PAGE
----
Ti­bet is an­other story of be­trayal. True, it was un­der the suzerainty of Bei­jing but the au­ton­omy of Ti­bet was con­sid­ered un­vi­able. Suzerainty means a Gov­ern­ment ex­er­cis­ing po­lit­i­cal con­trol over a de­pen­dent State. Suzerainty does not mean ab­sorp­tion. Ti­bet was not even a part of China when In­dia agreed to suzerainty of China. Bei­jing be­trayed Nehru again when it made the Dalai Lama’s stay at Lhasa im­pos­si­ble. The big­gest be­trayal was when China at­tacked In­dia eight years later, in 1962.

The Dalai Lama’s visit may not have raised doubts about Ti­bet but it re­newed the de­bate of its an­nex­a­tion by Bei­jing once again. China called his visit a “provo­ca­tion”.

It was a warn­ing to In­dia that the Dalai Lama’s visit would af­fect the nor­mal re­la­tions be­tween the two coun­tries. It in­ten­si­fied with Doka La. Yet, In­dia man­aged to hold its own.

In fact, China’s prob­lems with In­dia have roots in the Bri­tish de­mar­ca­tion of the In­dia-China bor­der. China re­fuses to ac­knowl­edge the MacMa­hon Line that de­mar­cates Arunachal Pradesh to be a part of In­dia. Any ac­tiv­ity that takes place in this area is viewed scep­ti­cally by China.

De­fence Min­is­ter Nir­mala Sithara­man’s visit to the “dis­puted’’ ter­ri­tory de­spite Chi­nese protest showed that New Delhi was pre­pared for hos­til­i­ties if it comes to that pass. Ear­lier, the In­dian sol­diers did not have shoes for a moun­tain com­bat. Now, In­dia is a power to reckon with.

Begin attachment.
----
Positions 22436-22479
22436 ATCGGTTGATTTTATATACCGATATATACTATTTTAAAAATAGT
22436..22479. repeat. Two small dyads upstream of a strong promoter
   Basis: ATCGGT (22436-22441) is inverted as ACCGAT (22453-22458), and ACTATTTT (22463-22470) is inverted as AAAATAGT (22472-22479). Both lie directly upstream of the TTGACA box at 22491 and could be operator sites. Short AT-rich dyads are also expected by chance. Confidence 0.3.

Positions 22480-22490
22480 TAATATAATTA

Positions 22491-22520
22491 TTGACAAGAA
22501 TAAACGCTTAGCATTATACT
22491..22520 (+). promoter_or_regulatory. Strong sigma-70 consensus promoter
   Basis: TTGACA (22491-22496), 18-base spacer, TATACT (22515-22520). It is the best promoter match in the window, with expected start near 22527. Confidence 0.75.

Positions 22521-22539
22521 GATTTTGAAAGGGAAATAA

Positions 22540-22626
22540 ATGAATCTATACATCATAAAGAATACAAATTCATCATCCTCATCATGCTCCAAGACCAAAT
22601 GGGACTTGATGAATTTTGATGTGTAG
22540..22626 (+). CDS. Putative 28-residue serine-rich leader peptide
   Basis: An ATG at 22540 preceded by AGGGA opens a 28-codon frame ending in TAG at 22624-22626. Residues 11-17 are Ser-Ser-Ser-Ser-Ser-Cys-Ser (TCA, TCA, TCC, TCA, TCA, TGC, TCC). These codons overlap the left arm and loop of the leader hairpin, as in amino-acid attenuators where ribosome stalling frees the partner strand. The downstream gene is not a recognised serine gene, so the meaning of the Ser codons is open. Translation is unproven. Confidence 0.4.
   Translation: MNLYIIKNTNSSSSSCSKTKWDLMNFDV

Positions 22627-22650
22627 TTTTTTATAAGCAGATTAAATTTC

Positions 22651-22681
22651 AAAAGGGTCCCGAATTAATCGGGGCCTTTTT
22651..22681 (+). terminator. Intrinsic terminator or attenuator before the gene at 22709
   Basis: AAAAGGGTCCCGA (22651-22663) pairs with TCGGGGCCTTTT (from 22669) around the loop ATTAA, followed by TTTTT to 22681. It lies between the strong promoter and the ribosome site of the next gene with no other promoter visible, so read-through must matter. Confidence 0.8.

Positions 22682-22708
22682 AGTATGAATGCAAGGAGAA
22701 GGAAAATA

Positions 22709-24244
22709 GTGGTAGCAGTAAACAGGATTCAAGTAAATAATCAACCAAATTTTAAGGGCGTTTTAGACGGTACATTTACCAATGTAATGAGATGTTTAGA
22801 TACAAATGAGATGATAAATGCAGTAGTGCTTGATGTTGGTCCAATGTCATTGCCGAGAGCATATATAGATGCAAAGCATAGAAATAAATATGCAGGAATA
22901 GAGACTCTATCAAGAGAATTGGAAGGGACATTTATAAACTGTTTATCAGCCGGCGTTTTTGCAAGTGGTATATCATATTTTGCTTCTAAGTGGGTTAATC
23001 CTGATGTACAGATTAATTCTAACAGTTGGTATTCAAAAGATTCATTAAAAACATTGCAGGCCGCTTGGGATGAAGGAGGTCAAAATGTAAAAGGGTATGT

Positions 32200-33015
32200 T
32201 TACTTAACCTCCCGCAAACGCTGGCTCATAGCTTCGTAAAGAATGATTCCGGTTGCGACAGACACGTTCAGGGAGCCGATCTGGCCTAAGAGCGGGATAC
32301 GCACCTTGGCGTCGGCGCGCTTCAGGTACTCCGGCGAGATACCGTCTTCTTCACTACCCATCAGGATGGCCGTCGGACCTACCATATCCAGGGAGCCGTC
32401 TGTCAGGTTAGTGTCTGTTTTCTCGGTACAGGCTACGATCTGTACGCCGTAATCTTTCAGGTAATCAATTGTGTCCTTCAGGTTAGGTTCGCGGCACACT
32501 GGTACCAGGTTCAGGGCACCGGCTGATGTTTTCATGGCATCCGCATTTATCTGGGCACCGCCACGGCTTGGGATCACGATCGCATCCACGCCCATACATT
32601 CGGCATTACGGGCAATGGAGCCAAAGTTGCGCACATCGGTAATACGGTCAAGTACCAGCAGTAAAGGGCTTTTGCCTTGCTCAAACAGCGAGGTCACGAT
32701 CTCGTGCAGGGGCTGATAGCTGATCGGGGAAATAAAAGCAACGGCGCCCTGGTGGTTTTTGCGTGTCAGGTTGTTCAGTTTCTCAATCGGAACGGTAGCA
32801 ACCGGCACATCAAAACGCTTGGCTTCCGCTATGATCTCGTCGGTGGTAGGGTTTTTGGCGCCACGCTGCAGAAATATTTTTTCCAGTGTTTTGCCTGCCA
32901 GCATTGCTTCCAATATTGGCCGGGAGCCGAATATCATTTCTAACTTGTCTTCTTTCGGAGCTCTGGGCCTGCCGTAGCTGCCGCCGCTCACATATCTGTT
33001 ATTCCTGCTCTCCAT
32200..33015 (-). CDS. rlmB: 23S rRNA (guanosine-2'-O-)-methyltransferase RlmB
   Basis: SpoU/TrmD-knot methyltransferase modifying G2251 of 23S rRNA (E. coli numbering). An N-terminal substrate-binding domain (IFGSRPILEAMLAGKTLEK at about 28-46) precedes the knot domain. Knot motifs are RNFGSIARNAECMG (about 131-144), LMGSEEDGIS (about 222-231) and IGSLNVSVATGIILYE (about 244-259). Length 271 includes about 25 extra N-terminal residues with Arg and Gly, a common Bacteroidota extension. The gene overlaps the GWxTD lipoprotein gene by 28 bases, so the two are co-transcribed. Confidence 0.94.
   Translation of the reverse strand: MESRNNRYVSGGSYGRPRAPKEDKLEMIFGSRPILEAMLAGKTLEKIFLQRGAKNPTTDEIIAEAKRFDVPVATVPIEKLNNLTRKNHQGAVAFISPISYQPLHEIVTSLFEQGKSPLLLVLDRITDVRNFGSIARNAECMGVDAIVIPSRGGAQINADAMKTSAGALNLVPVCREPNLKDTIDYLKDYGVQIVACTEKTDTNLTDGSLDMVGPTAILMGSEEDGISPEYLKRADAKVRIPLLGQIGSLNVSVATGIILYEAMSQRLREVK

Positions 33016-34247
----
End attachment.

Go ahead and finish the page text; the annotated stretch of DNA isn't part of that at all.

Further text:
It looks as if China would go on pro­vok­ing In­dia to ex­haust its pa­tience. When war is ruled out, this is the only op­tion China has. How to re­tal­i­ate, with­out re­sort­ing to hos­til­i­ties is the sit­u­a­tion In­dia faces.

Bei­jing is try­ing to re­vive the In­dia-China Bhai Bhai sce­nario. New Delhi can­not trust Bei­jing, par­tic­u­larly when it is try­ing to en­cir­cle In­dia. China has given a big loan to Nepal. The port which Sri Lanka is build­ing is at the be­hest of China.

Bangladesh Prime Min­is­ter Sheikh Hasina is happy that China is try­ing to pla­cate her. All should re­alise that In­dia is no push over now. Apart from war, In­dia has many options. Tai­wan is a trump card. It can re­vive the de­bate on two Chi­nas.

The ques­tion of ter­ror­ism is al­ways there. Prime Min­is­ter Naren­dra Modi agreed with a Chi­nese leader that they share com­mon con­cern over ter­ror­ism. A por­tion of Mus­lim pop­u­la­tion liv­ing in China is be­gin­ning to as­sert it­self. The Chi­nese lead­ers are ig­nor­ing the up­ris­ing. But they should re­alise that what the Mus­lims in China are do­ing has the sup­port of Mus­lims in other coun­tries. Still, China would be helped by non-Mus­lim coun­tries be­cause they see ter­ror­ism as heart of Mus­lim chau­vin­ism.